By David C. Bohnett
California voters have an opportunity this November to correct decades-old legislation that has resulted in deteriorated public institutions and services throughout our state. It’s time to challenge the divisive and widespread anti-tax sentiment promulgated by powerful interest groups bankrolled by wealthy donors.
The California Schools and Local Communities Funding Act is a proposed constitutional amendment that would update and improve Proposition 13, the 1978 tax law that fundamentally crippled local governments.
A contributing factor to Prop. 13’s passage was the sentiment that older Californians should not be priced out of their homes through high property taxes. However, the proposition’s underreported giveaways to big business and corporations have exacerbated inequity and inefficiency in the state’s tax structure.
The new law would keep tax rates the same for individual homeowners, but would close the business loophole. It will periodically reassess commercial and industrial properties to full market value, while safeguarding homeowners, renters and agricultural land.
Currently, just a fraction of the wealthiest landowners are benefiting from the loophole. In fact, a recent study at USC calculated that 77 percent of the new revenues will come from just 8 percent of the properties, all valued over $5 million.
Having greater and more stable revenue sources will generate innumerable benefits for our state by funding critical services and infrastructure projects, while also improving California’s development climate.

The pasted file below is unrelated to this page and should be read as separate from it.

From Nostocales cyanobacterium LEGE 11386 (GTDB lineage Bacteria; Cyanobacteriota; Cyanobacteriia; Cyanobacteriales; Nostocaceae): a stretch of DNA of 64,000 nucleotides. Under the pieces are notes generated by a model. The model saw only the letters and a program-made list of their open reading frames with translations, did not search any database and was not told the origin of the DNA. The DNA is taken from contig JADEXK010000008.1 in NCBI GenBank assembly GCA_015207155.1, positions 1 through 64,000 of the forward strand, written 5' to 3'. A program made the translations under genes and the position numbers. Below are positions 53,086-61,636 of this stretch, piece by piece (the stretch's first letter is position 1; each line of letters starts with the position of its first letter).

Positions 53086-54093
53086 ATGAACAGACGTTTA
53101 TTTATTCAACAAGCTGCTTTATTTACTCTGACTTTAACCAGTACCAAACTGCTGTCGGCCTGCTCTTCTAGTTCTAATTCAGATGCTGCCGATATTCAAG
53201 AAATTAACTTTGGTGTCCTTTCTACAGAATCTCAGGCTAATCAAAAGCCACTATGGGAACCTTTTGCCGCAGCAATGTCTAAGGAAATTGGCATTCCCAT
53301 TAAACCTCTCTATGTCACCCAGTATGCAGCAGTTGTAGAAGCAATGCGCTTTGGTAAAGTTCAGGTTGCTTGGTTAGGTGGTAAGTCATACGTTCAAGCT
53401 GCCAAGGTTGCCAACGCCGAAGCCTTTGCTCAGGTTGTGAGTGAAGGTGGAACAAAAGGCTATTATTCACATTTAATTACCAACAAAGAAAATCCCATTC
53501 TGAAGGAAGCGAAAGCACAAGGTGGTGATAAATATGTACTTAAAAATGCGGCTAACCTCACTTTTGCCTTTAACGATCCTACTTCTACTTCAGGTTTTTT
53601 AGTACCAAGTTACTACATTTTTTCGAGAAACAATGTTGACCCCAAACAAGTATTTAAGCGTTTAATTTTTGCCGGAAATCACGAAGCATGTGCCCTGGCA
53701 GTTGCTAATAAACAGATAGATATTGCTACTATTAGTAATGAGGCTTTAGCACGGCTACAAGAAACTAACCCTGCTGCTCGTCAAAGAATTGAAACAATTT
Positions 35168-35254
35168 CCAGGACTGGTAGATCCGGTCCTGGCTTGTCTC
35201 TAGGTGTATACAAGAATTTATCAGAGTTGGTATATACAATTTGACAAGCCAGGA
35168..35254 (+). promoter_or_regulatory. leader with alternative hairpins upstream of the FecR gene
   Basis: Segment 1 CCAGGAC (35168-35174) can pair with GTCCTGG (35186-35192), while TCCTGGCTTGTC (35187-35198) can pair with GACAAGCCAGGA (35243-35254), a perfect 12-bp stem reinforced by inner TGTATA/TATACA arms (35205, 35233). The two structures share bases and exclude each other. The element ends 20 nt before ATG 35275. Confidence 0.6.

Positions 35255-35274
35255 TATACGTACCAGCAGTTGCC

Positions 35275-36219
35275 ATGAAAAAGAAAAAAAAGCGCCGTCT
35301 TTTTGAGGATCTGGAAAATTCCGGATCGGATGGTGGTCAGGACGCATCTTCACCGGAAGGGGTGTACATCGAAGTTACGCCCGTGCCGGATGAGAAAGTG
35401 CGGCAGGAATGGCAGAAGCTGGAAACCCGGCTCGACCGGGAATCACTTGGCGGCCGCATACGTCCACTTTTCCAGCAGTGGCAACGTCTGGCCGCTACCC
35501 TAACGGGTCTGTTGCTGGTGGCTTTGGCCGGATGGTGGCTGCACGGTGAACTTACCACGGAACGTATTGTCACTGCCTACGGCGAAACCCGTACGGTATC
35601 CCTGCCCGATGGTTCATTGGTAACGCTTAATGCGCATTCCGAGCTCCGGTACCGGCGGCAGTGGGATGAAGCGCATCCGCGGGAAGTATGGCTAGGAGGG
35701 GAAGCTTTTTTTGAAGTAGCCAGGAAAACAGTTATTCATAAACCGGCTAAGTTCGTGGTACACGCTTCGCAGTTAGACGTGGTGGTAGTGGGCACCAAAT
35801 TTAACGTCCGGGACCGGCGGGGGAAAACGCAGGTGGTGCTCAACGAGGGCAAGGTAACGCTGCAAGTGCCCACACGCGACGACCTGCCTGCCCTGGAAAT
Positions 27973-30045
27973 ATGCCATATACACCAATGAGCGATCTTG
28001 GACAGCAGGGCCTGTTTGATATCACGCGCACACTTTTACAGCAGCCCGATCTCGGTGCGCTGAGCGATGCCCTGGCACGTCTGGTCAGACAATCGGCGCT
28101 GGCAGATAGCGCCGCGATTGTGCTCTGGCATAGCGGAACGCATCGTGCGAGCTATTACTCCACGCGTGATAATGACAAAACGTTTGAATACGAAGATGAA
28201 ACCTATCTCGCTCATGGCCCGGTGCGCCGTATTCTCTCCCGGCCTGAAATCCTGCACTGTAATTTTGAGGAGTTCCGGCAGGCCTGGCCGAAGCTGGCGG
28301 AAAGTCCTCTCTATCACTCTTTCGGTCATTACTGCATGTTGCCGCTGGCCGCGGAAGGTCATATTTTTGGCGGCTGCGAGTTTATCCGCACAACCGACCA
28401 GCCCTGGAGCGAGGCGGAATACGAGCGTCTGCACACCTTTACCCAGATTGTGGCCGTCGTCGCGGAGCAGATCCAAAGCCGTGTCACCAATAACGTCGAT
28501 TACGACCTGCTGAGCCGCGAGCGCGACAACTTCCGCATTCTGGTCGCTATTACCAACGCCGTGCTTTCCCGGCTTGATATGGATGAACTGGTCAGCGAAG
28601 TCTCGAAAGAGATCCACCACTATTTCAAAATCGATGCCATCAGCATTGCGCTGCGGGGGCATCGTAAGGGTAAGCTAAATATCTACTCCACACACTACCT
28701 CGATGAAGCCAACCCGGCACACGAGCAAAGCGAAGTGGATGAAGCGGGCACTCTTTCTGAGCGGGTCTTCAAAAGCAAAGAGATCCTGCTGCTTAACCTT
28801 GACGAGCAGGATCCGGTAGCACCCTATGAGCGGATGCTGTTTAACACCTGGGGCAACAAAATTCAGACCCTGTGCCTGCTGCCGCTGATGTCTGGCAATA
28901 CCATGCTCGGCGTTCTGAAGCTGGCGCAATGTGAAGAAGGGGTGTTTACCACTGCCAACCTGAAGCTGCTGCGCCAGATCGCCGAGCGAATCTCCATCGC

The catastrophic effects of Prop. 13 have played out in a particularly shameful way for California’s public education system, which has plummeted from No. 1 — the pride of the nation — to close to the bottom.
For example, the UC system is a powerful economic engine and a center for technical, scientific, social, and cultural advancement. However, years of budget cuts to higher education have skyrocketed tuition, cut vital services, and encouraged the use of out-of-state and international students as cash cows, putting those iconic institutions at serious risk.
We can’t abide by that. This critical reform will raise approximately $11.4 billion annually in statewide revenue from reassessment, with a majority going to public education.
Beyond the devastating impact on our local schools and other critical services, Prop. 13’s corporate loophole is specifically hurting small businesses and tech startups. Virtually each tech company founded after the passage of Prop. 13 is paying much more in property taxes than some of its neighbors.
Ultimately, it is the responsibility of local and state governments to fund public services and an infrastructure system that facilitates commerce, helps sustain a middle class, and educates our workforce to keep us competitive in a global economy. But here’s the big rub: Prop. 13 has choked government funding to the point of starvation, and it’s hard to think clearly when you’re starving.
As an investor in early stage technology, and an active funder of cultural arts and social services in California, I care deeply about the welfare of all Californians.
We must all raise our voices to eschew self-interest in favor of the greater common good — and hold lawmakers, including our current governor and gubernatorial candidates, accountable to that same commitment. It’s time for those of us who can afford to pay higher taxes to do so, and it’s time to reform California’s dysfunctional commercial property tax system.
David C. Bohnett, technology entrepreneur and philanthropist, heads the private equity firm Baroda Ventures and chairs the David Bohnett Foundation.